Pretty good demonstration- actually cutting the penny up was a nice touch. But I do have to quibble about the idea of “mandatory spending” that “Obama couldn’t cut even if he wanted to”.
To be fair, the term is in wide use since that’s what the government calls this spending, but there’s nothing “mandatory” about SS/Medicare/Medicaid spending. There’s absolutely nothing stopping the Congress from passing, and the President signing, a law that would cut off all of that tomorrow. All the “mandatory” aspect of the term means is that Congress and the President don’t bother including these programs in the annual budget resolution- that the spending continues under its own separate statutory authorization regardless of whether or not Congress even passes a budget. And so it’s “mandatory” only within the context of the annual budget debate that gets our friends over at Cato so agitated every year, but as my handy-dandy pocket Constitution points out “No money shall be drawn from the treasury, but in consequence of appropriations made by law.” Whether the law is the annual budget or the Social Security Act doesn’t really change the fact that the money is spent according to simple statutory law which can be changed at any time through the legislative process.
I dunno, I’ve read some interesting Rothbardian anarcho-capitalist type arguments for why the state’s debt *has* to be refuted. Basically it amounts to “The fiat dollar sucks, can’t be saved, shouldn’t exist in the first place, and besides the only way to pay off the debt is continued tax violence”.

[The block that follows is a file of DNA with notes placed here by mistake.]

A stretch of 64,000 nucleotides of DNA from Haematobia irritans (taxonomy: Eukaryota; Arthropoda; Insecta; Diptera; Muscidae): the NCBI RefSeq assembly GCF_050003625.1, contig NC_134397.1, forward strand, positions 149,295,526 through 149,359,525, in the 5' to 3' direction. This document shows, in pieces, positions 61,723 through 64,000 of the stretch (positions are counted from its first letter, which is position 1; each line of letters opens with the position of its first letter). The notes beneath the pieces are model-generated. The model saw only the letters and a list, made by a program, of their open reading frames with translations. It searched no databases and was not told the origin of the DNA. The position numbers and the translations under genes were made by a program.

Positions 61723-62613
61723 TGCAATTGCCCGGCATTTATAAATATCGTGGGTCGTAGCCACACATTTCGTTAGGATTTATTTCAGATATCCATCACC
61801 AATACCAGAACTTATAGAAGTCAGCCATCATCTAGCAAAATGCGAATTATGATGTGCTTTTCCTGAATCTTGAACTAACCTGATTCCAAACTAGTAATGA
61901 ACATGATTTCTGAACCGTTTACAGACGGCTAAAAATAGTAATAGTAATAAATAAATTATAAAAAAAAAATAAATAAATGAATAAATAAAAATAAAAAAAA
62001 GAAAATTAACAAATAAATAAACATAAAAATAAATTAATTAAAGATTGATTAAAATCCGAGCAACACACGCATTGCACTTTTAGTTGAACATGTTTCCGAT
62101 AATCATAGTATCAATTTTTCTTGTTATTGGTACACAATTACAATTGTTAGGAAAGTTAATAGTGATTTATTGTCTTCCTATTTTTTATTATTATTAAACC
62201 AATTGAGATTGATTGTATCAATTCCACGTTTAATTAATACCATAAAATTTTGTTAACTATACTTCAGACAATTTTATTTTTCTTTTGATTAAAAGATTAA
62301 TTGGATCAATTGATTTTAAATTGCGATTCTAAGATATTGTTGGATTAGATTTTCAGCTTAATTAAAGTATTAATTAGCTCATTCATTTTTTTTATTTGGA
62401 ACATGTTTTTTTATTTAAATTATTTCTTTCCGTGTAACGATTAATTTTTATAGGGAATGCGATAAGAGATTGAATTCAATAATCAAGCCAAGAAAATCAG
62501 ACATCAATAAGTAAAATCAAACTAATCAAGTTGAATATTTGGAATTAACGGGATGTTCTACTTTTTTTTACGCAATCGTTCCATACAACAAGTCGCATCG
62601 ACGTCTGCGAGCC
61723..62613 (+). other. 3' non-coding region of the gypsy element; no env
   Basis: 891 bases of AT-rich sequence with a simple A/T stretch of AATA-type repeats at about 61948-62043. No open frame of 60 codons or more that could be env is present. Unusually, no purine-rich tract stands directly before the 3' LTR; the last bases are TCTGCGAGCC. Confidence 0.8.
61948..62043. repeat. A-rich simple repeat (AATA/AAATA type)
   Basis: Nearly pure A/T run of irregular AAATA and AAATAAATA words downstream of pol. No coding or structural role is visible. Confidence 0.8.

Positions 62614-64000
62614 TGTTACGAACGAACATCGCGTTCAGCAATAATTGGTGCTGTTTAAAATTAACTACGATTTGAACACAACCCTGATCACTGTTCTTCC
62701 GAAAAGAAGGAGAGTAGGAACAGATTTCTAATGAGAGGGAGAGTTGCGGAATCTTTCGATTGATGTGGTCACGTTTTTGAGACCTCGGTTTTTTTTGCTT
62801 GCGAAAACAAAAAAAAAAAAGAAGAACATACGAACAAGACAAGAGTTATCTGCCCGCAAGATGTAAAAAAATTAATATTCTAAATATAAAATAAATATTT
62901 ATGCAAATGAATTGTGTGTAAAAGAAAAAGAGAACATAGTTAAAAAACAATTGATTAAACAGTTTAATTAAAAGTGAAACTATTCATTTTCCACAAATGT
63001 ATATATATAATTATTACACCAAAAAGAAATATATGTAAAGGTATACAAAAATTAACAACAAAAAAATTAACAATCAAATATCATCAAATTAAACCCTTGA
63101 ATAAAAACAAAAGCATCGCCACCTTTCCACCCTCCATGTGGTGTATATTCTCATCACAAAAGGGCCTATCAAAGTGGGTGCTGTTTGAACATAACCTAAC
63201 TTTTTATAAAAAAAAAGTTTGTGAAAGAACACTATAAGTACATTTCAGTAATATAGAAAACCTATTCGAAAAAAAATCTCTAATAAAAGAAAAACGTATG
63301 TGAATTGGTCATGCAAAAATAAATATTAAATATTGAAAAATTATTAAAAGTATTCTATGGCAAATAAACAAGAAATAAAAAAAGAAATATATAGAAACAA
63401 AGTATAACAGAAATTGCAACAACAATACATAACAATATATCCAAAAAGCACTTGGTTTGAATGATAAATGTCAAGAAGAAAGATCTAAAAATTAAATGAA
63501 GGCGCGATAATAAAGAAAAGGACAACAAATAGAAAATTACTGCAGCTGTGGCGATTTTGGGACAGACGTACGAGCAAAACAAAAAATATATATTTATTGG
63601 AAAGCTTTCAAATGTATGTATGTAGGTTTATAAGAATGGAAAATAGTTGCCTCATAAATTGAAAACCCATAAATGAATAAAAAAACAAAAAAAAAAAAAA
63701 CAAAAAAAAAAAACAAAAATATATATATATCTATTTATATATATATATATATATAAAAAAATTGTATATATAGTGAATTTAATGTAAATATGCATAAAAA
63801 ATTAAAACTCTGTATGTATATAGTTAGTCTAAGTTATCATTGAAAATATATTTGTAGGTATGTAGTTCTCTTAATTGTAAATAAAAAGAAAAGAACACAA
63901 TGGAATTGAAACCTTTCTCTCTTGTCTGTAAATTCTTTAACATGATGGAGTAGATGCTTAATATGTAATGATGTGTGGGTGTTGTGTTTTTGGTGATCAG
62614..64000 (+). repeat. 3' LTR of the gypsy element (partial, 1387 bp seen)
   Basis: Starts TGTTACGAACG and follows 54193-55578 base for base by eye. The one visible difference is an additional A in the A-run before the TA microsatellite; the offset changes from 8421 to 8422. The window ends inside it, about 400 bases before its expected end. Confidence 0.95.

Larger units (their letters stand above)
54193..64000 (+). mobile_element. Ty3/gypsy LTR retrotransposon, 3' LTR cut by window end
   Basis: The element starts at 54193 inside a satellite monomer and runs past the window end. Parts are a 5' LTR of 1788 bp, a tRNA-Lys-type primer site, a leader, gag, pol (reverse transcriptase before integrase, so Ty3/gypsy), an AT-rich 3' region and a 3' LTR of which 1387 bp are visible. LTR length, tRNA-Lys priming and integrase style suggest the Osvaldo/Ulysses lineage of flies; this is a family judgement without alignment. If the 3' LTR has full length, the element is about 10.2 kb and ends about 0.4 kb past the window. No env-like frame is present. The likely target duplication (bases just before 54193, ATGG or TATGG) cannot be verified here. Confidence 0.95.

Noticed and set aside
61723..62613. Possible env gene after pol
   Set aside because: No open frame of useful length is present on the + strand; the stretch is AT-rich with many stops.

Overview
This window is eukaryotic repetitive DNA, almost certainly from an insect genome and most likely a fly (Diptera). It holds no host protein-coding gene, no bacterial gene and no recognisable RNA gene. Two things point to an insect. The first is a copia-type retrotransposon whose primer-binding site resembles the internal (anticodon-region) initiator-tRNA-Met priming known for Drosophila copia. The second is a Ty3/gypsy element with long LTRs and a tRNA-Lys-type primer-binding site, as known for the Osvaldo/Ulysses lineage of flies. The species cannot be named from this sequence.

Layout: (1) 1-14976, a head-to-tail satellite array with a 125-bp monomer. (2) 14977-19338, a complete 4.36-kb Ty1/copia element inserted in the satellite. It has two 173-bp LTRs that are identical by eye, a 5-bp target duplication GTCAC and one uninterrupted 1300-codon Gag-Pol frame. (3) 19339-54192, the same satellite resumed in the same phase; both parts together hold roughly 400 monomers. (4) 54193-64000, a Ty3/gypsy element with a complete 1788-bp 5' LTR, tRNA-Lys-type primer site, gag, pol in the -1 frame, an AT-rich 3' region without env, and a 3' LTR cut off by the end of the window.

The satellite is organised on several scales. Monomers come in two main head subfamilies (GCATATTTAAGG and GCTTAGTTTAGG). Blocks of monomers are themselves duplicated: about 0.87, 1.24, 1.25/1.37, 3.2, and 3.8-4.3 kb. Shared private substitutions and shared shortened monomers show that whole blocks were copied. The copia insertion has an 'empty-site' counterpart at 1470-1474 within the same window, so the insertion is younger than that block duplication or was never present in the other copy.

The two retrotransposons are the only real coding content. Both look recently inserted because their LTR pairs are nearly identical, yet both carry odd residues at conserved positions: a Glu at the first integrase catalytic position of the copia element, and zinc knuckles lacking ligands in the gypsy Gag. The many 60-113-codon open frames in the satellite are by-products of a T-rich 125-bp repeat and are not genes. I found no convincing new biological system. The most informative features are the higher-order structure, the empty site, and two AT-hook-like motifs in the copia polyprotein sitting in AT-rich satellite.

I can certainly understand the everything-from-first-principles train of thought, but this is one area where I’m perfectly willing to let the gradualists rule the real world, as they always do anyway. Setting aside the monetary issue of bringing the dollar in for a soft landing or hard crash (the latter is clearly where we’re headed now anyway), one idea I’ve always liked is selling off gov’t assets, particularly the vast amounts of Federal land out west, to pay down the debt. Some of our overseas military outposts in particular are sitting on some rather valuable land, particularly in areas that are a good deal more prosperous now than they were when the military first set up shop there decades ago. I’d really like to see someone try to do the number crunching on how much the gov’t could get just from selling off all the surplus crap they’ll have laying around when Ron Paul gets elected or some such scenario.
Let’s use perspective to look at some of these numbers and the state’s (you many call it Obama’s) desired 100 million budget cuts:
TARP 800 Million
2010 Budget 3 Trillion
National Debt 10 Trillion
Department Budget cuts 100 million (big news!)
If $1=1cup=8oz., then 100 million = 800 million ounces or 6,250,000 gallons. So that’s about 10 Olympic sized pools. Or, about 313 backyard pools of 20,000 gallons each.
So, 100 million is a very big number in itself.
What if 100 million=1cup?
TARP = 500 gallons
2010 Budget = 1,875 gallons
National debt = 6,250 gallons
If the 2010 Buget were a 5 gallon bucket of water, that 100 million would be 0.021 ounces as one full cup would be worth 37.5 Billion. Drop in the bucket, indeed! (Alternate snark was going to reference 2girls1cup)
Let’s go for distance now!
If the 2010 Budget were a 100 yard football field, that 100 million would be about 1/8th of an inch (about the thickness of three dimes). Each inch would equal 833 million. A long way to go!
Aren’t you people forgetting that regardless of how you minimize it it’s still $100 MILLION dollars. That might be a drop in the bucket in the scheme of things – but at least it’s something. Jeezus look for the bad why doncha?